The federal government has forced two UCLA researchers to stop making promotional claims about an experimental brain scan they hope to commercialize as a test for Alzheimer’s disease, long-term damage from traumatic brain injuries and other neurological conditions.
The website for their fledgling company, Taumark, suggested that injecting patients with FDDNP — an experimental, short-lived radioactive compound — and scanning their brains could offer early detection of concussions and various forms of dementia.
The site featured photographs of football players, a soldier and an elderly couple. One caption read: “Protecting our athletes who want to know about the consequences of concussive brain injuries.”
The U.S. Food and Drug Administration found that the claims violated a law against promoting unapproved drugs, in this case, FDDNP. In a Feb. 20 letter to Dr. Gary Small, a UCLA psychiatrist and partner in Taumark, the agency ordered the university — which holds the federal approval needed to conduct clinical trials using the drug — to remove the material.
In response, the company pared down the website to one sentence about “an experimental imaging probe” and links to scientific papers. On Friday, the site was not functional.
Small, who studies memory and aging, is the author of self-help books on brain health. His research and business partner, Jorge Barrio, is a UCLA biochemist and imaging expert.
Neither responded to requests for comment.
The researchers made news this week with a study of 14 retired National Football League players whose brain scans using FDDNP showed protein deposits that were consistent with chronic traumatic encephalopathy, or CTE, a poorly understood condition at the center of controversy over the dangers of contact sports.
CTE involves cognitive and psychiatric difficulties and appears to be caused by repeated blows to the head in combination with other unknown factors.
The brains of victims are riddled with tangled deposits of the protein tau, which can only be identified with certainty under a microscope after death.
In February 2013, after a team led by Small and Barrio published a study of brain scans, using FDDNP, of five ex-NFL players, the researchers were flooded with requests for scans from other former professionals as well as parents of high-school athletes.
Taumark was incorporated the next month.
The partners also include Dr. Bennet Omalu, a pathologist who identified the first case of CTE in a deceased NFL player, and Robert Fitzsimmons, a West Virginia lawyer who represented that player and is a co-author on the new study. The player was former Pittsburgh Steeler Mike Webster.
In 2014, the researchers received a publicity boost when Tony Dorsett, a former star NFL running back, announced that a scan showed he has CTE.
Outside experts have cautioned that the test remains unproven with no clear value outside of research. Autopsies show that protein tangles are sometimes present in people without cognitive or psychiatric symptoms, and there is no recommended course of action for people with worrisome scans.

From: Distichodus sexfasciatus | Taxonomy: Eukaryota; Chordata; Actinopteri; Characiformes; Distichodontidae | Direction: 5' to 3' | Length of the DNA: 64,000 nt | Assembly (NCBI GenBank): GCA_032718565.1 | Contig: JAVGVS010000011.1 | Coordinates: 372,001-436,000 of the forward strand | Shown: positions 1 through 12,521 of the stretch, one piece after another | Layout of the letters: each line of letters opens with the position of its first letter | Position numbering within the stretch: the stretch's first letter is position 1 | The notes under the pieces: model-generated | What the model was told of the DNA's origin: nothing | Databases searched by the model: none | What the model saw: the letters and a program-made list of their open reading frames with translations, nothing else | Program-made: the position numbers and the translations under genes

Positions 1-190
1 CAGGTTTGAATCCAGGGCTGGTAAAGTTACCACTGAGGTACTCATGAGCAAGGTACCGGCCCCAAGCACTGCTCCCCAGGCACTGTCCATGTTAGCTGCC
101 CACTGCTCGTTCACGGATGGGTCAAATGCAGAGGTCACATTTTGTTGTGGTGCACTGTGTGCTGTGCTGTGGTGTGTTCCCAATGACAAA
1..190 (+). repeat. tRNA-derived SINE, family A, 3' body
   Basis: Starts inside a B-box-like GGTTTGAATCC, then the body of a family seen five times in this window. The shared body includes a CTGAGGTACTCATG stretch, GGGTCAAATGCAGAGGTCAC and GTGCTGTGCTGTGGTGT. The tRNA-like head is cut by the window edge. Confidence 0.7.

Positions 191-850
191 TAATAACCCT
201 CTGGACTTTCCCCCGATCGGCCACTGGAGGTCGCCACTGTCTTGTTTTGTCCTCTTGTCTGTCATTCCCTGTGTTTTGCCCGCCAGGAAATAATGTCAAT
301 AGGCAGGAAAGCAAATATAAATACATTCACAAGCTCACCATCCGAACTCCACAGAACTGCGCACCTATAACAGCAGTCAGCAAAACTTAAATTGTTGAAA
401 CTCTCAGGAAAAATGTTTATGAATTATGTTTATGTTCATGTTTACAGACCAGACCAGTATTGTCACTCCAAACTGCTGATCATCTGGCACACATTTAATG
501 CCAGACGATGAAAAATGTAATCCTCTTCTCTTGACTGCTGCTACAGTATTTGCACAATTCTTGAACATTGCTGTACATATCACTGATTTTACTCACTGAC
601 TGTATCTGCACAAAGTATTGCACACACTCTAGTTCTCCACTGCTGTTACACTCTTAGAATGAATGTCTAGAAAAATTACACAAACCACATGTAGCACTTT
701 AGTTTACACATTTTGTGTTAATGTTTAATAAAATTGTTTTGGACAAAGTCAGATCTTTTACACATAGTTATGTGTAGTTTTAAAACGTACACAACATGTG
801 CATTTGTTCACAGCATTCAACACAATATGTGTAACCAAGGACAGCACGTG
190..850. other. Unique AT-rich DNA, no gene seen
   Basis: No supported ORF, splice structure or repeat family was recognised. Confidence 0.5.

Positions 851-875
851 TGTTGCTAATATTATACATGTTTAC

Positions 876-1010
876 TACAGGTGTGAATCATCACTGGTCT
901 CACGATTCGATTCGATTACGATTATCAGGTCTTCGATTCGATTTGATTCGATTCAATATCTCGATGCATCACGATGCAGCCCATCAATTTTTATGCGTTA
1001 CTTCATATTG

The researchers themselves described the results as preliminary. But the website for Taumark suggested otherwise.
“Despite the devastating consequence of traumatic brain injury and the large number of athletes, military personnel and other head trauma victims at risk, until now, no method has been developed for early detection or tracking of the brain pathology associated with these injuries,” it said.
The website seemed geared toward attracting investors. It does not appear that the test has been used outside of research protocols.
While some language on the website suggested that the technique was still in development, the FDA letter to Small called the promotional elements “concerning from a public health perspective.”
In a March 27 response to the agency, a UCLA lawyer said that the university had “instructed Taumark to refrain from any activities that would constitute impermissible commercialization.”
A spokesperson for UCLA said the university is not currently pursuing disciplinary action.
The technique relies on the ability of FDDNP to cling to protein deposits in the brain. The molecule is injected into a patient’s arm and travels throughout the body. A positron emission tomography — or PET — scan measures the accumulation of radioactivity in the brain to pinpoint the proteins.
Small, Barrio and other researchers developed and patented FDDNP more than a decade ago with the hope of commercializing it as a “probe” for beta-amyloid, which forms the hallmark plaques in the brains of Alzheimer’s patients.
But the molecule adhered to too many other types of proteins as well. The researchers eventually recast FDDNP as a broader marker.
In patients with a history of head trauma, researchers deduced that the deposits are mainly tau.
In the paper published this week, the researchers found scan patterns in the 14 former football players were distinct from those in 24 patients with Alzheimer’s disease. Subjects without cognitive impairment had a different pattern.
Experts not involved in the research said the work advanced the 2013 paper but at best was a small step toward developing diagnostic scans for conditions that currently can only be seen in autopsies.
“The whole field is in a very early state since we don’t even know what CTE is,” said Dr. Douglas Smith, a traumatic brain injury researcher at the University of Pennsylvania. “Instead of having everybody in a mad dash to get a scan, we need to vet these tests so they are validated.”
At least two other molecules targeting tau are currently being tested in clinical trials.
In 2012, the FDA approved a radioactive probe for beta-amyloid. It is used mainly to identify people who may be at risk for dementia for inclusion in clinical trials — not to diagnose patients — and is not covered by Medicare.